Graphene has the potential to make a very significant impact on society, with important applications in the biomedical field. The possibility to engineer graphene-based medical devices at the neuronal interface is of particular interest, making it imperative to determine the biocompatibility of graphene materials with neuronal cells. Here we conducted a comprehensive analysis of the effects of chronic and acute exposure of rat primary cortical neurons to few-layer pristine graphene (GR) and monolayer graphene oxide (GO) flakes. By combining a range of cell biology, microscopy, electrophysiology, and "omics" approaches we characterized the graphene-neuron interaction from the first steps of membrane contact and internalization to the long-term effects on cell viability, synaptic transmission, and cell metabolism. GR/GO flakes are found in contact with the neuronal membrane, free in the cytoplasm, and internalized through the endolysosomal pathway, with no significant impact on neuron viability. However, GO exposure selectively caused the inhibition of excitatory transmission, paralleled by a reduction in the number of excitatory synaptic contacts, and a concomitant enhancement of the inhibitory activity. This was accompanied by induction of autophagy, altered Ca2+ dynamics, and a downregulation of some of the main players in the regulation of Ca2+ homeostasis in both excitatory and inhibitory neurons. Our results show that, although graphene exposure does not impact neuron viability, it does nevertheless have important effects on neuronal transmission and network functionality, thus warranting caution when planning to employ this material for neurobiological applications.

Graphene Oxide Nanosheets Disrupt Lipid Composition, Ca2+ Homeostasis, and Synaptic Transmission in Primary Cortical Neurons

CESCA, FABRIZIA;BENFENATI, FABIO
2016

Abstract

Graphene has the potential to make a very significant impact on society, with important applications in the biomedical field. The possibility to engineer graphene-based medical devices at the neuronal interface is of particular interest, making it imperative to determine the biocompatibility of graphene materials with neuronal cells. Here we conducted a comprehensive analysis of the effects of chronic and acute exposure of rat primary cortical neurons to few-layer pristine graphene (GR) and monolayer graphene oxide (GO) flakes. By combining a range of cell biology, microscopy, electrophysiology, and "omics" approaches we characterized the graphene-neuron interaction from the first steps of membrane contact and internalization to the long-term effects on cell viability, synaptic transmission, and cell metabolism. GR/GO flakes are found in contact with the neuronal membrane, free in the cytoplasm, and internalized through the endolysosomal pathway, with no significant impact on neuron viability. However, GO exposure selectively caused the inhibition of excitatory transmission, paralleled by a reduction in the number of excitatory synaptic contacts, and a concomitant enhancement of the inhibitory activity. This was accompanied by induction of autophagy, altered Ca2+ dynamics, and a downregulation of some of the main players in the regulation of Ca2+ homeostasis in both excitatory and inhibitory neurons. Our results show that, although graphene exposure does not impact neuron viability, it does nevertheless have important effects on neuronal transmission and network functionality, thus warranting caution when planning to employ this material for neurobiological applications.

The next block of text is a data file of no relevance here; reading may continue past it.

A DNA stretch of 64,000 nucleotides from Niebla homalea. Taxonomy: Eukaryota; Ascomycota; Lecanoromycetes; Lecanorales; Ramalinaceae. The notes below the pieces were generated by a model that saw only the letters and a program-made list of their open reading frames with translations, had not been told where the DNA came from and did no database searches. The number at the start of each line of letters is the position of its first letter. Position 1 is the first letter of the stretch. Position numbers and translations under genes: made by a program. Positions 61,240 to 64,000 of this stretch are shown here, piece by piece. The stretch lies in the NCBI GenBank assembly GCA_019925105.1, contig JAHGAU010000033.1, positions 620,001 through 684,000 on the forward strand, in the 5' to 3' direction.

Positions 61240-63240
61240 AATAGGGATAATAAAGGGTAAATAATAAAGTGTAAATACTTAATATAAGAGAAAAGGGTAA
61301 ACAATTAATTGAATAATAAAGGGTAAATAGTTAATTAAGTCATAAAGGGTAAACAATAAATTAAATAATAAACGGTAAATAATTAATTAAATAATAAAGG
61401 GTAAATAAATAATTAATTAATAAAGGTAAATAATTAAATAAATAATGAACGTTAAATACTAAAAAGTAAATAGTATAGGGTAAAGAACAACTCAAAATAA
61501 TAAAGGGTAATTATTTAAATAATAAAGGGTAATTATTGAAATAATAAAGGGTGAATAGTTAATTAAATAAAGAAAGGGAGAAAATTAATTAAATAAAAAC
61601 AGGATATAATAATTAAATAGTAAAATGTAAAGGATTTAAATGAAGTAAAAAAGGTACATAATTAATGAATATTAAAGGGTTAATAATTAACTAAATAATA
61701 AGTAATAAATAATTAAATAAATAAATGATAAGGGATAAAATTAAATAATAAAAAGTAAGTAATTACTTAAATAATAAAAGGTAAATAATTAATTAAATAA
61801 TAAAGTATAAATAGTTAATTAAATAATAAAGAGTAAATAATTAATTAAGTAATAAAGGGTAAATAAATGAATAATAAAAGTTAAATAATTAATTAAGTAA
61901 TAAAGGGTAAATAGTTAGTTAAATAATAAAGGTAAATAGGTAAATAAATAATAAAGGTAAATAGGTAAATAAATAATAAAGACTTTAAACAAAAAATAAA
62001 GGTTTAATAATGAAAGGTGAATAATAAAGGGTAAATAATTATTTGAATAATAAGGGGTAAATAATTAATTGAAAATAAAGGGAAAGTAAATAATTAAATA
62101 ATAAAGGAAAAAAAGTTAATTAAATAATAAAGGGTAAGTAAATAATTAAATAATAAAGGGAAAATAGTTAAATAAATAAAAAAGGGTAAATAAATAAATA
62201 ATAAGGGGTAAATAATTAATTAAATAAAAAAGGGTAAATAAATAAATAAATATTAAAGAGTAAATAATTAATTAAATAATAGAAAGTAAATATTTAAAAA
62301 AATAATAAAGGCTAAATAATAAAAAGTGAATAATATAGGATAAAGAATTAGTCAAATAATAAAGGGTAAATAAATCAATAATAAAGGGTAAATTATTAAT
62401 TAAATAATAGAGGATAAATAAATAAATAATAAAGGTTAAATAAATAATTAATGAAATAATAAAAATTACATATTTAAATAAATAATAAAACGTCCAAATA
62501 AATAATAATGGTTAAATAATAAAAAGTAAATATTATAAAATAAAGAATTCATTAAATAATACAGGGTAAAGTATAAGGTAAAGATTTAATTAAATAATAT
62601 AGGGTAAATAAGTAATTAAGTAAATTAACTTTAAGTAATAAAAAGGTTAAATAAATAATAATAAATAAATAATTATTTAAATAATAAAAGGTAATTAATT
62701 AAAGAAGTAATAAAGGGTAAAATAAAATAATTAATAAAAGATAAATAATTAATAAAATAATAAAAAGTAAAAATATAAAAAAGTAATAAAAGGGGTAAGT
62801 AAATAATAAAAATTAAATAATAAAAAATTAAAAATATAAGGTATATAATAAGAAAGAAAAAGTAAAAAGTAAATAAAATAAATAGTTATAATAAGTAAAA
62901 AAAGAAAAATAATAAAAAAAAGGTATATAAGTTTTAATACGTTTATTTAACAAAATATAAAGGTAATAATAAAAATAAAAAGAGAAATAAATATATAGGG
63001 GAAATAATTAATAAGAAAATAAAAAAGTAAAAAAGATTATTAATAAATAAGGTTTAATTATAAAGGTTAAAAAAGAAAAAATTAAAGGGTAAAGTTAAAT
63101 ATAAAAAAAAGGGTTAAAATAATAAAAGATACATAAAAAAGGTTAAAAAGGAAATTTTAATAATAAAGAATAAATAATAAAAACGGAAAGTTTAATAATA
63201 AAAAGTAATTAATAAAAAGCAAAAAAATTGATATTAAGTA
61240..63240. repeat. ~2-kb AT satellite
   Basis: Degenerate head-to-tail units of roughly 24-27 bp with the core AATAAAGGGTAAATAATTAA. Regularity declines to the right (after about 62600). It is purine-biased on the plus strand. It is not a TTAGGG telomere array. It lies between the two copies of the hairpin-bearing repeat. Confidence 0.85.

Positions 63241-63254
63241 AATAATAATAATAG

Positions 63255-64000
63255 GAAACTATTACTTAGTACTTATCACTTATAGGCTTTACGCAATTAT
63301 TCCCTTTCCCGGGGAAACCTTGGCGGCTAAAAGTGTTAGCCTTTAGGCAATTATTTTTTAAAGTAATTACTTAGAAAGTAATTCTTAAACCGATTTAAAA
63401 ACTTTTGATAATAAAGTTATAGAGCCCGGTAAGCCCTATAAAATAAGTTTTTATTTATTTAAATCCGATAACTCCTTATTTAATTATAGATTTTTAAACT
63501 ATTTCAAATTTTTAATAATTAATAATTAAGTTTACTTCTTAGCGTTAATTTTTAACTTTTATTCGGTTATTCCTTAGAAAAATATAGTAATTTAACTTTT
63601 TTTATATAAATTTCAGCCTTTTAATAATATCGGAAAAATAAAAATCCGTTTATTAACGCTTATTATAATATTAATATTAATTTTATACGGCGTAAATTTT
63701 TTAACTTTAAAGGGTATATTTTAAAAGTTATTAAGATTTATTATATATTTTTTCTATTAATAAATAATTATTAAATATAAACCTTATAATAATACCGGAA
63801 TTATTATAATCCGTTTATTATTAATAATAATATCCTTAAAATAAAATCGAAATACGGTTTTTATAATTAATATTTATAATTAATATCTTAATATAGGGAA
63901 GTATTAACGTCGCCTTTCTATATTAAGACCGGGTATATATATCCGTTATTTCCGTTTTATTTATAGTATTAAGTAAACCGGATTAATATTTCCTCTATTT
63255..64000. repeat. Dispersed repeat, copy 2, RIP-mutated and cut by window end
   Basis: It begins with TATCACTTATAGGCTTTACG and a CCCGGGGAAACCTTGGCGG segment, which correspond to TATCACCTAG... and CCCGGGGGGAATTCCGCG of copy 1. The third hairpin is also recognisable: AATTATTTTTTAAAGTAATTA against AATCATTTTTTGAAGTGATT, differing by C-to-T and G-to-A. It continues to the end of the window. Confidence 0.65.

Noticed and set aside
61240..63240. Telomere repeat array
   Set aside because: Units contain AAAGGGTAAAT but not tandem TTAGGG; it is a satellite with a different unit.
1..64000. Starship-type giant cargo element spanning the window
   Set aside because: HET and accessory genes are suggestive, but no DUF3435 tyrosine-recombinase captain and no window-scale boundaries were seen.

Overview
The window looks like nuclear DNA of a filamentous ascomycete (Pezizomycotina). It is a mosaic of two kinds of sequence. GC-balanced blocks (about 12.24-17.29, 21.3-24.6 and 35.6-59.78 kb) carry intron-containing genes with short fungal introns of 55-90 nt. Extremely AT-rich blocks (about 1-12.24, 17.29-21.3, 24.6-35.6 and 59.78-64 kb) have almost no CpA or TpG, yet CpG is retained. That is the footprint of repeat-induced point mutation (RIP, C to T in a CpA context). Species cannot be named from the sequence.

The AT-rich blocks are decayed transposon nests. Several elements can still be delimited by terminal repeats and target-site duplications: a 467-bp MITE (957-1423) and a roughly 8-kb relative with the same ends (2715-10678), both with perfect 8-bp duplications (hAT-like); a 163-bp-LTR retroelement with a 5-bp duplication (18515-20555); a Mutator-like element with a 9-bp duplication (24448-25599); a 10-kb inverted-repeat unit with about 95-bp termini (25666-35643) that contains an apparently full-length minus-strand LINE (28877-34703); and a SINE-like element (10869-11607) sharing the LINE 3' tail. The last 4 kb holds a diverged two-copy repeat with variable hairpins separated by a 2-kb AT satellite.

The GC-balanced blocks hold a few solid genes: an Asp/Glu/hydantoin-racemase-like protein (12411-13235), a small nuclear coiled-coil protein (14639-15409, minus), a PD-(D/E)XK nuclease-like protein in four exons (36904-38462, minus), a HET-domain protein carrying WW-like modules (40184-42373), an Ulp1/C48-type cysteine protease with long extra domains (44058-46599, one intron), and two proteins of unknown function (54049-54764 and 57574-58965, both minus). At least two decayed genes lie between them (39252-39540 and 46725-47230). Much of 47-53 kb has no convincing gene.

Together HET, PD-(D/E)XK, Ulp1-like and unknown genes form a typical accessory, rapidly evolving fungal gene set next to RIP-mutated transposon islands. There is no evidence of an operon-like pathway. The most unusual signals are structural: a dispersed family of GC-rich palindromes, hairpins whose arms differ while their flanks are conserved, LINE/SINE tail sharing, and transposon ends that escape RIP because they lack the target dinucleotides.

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Utilizza questo identificativo per citare o creare un link a questo documento: http://hdl.handle.net/11567/841164
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